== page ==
Problems with Being a People Pleaser

And Three Tips to Circumvent It

I’m guilty of being a people pleaser.  I spend a lot of time trying to please others.  Disappointing others was almost a crime in my books when I was younger.

It’s a term used to refer to those with a strong urge to ensure satisfaction of people around them.  This might mean going out of their way to make sure people are happy with your performance.  For example, this might mean being agreeable to errands that one might not have time for.  Or it might mean when confronted with an upset classmate, colleague, professor, or client, we go to extreme lengths to make sure they like us.  For myself, I find it hard to say no.  For example, if my boss asked me to run errands that mean putting in extra hours or dedicating a weekend to a project at the cost of my mental health, in the past I was very prone to saying yes.  Sometimes, I would agree to do things when I knew it wasn’t in my capacity.  I somehow always believed I would figure it out.

This is different from acts of kindness, generosity, and selflessness.  It’s about not setting good boundaries for yourself and, in turn, either burning ourselves out trying to meet others’ expectations or not being able to meet those expectations in the end anyway.

While most people want to feel loved and valued in close relationships, constantly striving to ensure others’ happiness can be detrimental to our mental and physical health.  It means that we’re giving money, time, or energy to a cause.  When it’s not a cause that we value but one that others value, our motives are not aligned.  Saying yes to multiple extra projects at work or saying yes to caring for family members that don’t appreciate or value what we do takes a toll on the person.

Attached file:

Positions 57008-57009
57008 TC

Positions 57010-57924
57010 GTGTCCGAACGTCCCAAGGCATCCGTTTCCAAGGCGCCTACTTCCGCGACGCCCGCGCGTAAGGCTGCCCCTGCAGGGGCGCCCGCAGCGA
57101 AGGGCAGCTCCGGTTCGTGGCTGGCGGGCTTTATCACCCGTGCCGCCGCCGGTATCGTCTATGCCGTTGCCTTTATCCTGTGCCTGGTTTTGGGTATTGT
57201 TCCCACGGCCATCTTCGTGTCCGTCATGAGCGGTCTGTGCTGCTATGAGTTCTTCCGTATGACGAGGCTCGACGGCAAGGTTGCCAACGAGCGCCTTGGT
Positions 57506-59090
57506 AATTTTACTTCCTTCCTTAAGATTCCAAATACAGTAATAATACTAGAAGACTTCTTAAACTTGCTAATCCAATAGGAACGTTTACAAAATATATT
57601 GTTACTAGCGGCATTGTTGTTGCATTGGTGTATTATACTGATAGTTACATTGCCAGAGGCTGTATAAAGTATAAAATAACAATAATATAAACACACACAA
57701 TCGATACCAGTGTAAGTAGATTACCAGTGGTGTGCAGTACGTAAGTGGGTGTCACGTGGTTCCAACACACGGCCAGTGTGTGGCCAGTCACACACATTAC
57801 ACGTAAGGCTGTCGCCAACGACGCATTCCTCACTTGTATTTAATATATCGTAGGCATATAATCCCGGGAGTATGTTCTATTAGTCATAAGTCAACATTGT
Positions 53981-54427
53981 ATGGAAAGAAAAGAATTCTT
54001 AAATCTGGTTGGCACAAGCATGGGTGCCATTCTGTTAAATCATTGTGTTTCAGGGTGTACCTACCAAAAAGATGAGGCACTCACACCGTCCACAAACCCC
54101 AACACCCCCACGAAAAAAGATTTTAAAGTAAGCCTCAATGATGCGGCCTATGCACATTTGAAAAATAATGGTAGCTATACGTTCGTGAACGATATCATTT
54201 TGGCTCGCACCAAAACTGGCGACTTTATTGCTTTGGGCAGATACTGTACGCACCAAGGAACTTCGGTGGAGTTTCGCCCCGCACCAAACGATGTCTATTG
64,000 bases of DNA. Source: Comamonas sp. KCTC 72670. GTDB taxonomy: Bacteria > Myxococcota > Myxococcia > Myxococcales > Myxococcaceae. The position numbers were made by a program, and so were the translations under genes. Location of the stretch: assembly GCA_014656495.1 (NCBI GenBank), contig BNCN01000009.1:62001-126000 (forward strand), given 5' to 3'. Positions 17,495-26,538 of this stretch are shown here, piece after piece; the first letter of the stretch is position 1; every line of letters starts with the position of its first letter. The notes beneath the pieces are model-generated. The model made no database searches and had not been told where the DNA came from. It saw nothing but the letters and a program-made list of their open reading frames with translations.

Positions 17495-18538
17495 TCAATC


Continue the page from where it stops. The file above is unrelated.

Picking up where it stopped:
But how do we change this natural and seemingly harmless lifestyle?

Say No to Lack of Boundaries:

Boundaries are essential to healthy connections.  It’s a sign of respecting ourselves and others.  When we voice our opinions to loved ones, family, friends, colleagues, and other relationships in our lives, it helps protect our own mental health.  When boundaries are broken, it means part of our own values are compromised.  Whenever a boundary is broken, make sure that it is clearly communicated.  For example, if it’s a boss that is asking you to shoulder extra projects say “To be frank I am having a difficult time with the existing projects.  Would we be able to adjust some deadlines?” People don’t realize that, often, pushbacks help people around us realize that a boundary is crossed.  Most healthy relationships will also support you in finishing the task at hand.

Reflect on What is Important to Us:

Taking the time to reflect on what causes we want to give our time and energy to is important.  This means that we can focus on goals first before saying yes to others.  It means that most of the hours of the day is spent working on ourselves.

Practice Saying No:

For every “yes” we freely give out to others, we’re saying no to ourselves.  Others around us will adapt to our “no”s and, over time, we will become better at saying no many times a day.  Practicing saying “no” to others will allow us to be more comfortable saying it in the future.